Businesses that scaled back operations to help stop the spread of COVID-19 are reopening. The Globe is sharing the experiences of small-business owners, in their own words, as they get back to work.
| Heather White, chief executive |
Trillfit, Boston • In business since: 2015
Prior to the pandemic, fitness studio Trillfit had sold out its classes for more than 50 consecutive days. Heather White, a first-time entrepreneur, is now developing a different business model that will rely heavily on her studio’s newly created digital content, instead of its popular group dance classes.
Before COVID, we were projecting a 50 percent increase in memberships. Then COVID happened, and the momentum we had been building basically just stopped.
When we look at 2019 altogether, memberships were 40 percent of revenue. Our post-COVID projection: Group classes don’t exist, and memberships will be cut in half because folks won’t feel comfortable going into the studio anymore.
I built myself a very conservative business estimate. We need to carry the entire business, including the footprint at 1484 Tremont St., assuming we can’t open the studio for another year. We have to make that up, and we still have to grow, so what are the new ways we are going to do that?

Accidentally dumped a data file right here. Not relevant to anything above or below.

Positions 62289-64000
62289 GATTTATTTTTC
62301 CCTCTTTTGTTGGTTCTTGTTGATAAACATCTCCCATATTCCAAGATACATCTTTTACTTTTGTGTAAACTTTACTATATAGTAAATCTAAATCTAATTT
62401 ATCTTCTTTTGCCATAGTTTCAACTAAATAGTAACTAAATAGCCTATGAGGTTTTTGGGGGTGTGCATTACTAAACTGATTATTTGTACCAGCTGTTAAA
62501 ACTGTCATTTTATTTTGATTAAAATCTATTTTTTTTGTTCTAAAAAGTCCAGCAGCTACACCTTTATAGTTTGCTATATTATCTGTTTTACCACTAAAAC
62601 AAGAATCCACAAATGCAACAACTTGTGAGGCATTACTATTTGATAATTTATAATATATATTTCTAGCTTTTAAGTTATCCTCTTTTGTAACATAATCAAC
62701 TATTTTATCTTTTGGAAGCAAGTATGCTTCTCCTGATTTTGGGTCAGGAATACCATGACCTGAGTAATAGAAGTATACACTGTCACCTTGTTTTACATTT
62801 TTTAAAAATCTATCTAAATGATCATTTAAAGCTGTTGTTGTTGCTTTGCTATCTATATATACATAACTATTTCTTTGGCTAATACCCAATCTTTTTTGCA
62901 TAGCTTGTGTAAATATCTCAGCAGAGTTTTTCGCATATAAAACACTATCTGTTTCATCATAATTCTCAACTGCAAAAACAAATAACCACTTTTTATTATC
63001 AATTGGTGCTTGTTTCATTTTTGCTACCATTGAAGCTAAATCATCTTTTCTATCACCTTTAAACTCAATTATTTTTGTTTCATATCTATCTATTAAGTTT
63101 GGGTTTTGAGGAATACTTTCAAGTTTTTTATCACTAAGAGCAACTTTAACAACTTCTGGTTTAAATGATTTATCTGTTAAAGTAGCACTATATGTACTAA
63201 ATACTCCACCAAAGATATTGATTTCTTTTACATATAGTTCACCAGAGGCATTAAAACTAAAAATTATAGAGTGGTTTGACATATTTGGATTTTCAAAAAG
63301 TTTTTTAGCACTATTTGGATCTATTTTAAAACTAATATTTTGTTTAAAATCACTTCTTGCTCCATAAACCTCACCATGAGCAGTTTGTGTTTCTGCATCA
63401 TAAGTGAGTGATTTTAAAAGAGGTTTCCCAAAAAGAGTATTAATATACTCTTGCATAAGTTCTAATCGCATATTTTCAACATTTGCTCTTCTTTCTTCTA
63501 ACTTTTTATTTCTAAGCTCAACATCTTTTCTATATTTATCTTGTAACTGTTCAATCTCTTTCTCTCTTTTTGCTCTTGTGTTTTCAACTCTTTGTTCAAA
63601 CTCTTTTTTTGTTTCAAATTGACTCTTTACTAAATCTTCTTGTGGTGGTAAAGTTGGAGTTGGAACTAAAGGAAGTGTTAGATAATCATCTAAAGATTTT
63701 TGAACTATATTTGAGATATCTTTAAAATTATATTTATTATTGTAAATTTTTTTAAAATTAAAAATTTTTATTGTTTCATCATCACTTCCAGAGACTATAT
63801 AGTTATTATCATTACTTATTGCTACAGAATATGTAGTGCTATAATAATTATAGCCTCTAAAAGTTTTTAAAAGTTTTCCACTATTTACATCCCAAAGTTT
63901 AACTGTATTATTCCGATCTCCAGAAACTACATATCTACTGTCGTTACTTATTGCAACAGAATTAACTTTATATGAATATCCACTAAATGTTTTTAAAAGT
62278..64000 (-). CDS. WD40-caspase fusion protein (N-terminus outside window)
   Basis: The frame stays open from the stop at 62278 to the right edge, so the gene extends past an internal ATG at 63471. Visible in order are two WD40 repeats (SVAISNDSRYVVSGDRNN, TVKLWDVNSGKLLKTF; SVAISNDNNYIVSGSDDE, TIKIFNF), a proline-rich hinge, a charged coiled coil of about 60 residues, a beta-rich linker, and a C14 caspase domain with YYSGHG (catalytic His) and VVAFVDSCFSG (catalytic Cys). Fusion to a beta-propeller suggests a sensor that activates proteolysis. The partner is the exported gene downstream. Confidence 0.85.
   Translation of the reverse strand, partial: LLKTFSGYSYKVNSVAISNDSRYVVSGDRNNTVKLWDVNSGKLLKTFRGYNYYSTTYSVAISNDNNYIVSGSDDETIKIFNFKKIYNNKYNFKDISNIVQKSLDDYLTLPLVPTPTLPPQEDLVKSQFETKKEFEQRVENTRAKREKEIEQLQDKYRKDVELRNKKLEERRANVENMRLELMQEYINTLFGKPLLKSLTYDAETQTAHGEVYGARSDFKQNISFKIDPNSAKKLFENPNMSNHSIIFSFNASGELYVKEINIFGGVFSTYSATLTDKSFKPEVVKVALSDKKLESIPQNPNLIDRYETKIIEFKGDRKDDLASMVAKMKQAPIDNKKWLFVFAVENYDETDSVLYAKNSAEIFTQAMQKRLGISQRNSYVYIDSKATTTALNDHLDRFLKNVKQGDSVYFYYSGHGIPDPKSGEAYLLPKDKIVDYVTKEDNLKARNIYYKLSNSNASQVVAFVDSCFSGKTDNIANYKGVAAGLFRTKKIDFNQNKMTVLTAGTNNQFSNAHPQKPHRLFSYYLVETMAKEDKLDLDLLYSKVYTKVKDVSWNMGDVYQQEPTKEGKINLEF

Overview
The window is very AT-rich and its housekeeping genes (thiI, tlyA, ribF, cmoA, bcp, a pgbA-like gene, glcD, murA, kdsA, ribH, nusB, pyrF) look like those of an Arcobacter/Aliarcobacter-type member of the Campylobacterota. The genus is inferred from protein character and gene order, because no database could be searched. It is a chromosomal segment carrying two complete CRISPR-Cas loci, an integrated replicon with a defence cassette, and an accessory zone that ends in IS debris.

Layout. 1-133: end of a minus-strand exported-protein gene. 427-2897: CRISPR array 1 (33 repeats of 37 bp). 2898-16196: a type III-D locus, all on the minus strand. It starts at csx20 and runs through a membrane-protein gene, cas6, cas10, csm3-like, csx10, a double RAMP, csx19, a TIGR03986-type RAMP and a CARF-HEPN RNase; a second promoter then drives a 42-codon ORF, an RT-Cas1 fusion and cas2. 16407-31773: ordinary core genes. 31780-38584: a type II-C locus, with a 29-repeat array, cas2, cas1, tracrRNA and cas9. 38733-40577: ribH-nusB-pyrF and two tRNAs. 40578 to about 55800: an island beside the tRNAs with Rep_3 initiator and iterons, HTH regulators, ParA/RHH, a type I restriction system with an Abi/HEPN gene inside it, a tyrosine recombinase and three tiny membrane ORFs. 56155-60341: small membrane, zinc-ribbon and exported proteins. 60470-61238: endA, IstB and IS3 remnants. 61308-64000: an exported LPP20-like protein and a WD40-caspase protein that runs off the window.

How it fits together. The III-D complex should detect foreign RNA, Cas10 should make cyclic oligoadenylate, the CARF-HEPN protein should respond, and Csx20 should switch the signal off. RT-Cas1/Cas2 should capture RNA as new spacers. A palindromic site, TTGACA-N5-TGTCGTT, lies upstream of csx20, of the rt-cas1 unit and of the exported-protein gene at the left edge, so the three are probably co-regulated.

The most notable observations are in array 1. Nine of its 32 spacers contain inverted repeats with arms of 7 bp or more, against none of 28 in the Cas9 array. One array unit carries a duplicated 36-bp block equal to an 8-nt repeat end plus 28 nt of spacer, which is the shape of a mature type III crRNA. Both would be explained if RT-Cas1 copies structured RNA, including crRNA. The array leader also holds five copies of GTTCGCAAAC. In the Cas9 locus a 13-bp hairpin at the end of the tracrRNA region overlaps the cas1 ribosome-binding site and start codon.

For me, that is digital. It is monetizing the digital program. We were able to pivot our programming to digital pretty quickly, seemingly overnight. I redid our entire business plan, and we now have digital as 52 percent of our revenue.
We have been doing everything for free these last three months, and it has given us the ability to test a lot of out-of-the-box things. There will be a digital membership; we started outdoor classes in July, and we will do them until we feel it is safe to go back into the studio.
We have been offering three free classes daily on Zoom. Those are live classes taught from the instructors’ living rooms. Once we launch our digital membership, we will be building kits for instructors because we are looking to level up the experience and make it feel more premium. They will have specific branding that they can set up and take down.
We have seen well over 14,000 people come through our live classes. It’s not just folks from Boston — it’s 92 different cities, 22 different states, at least seven different countries.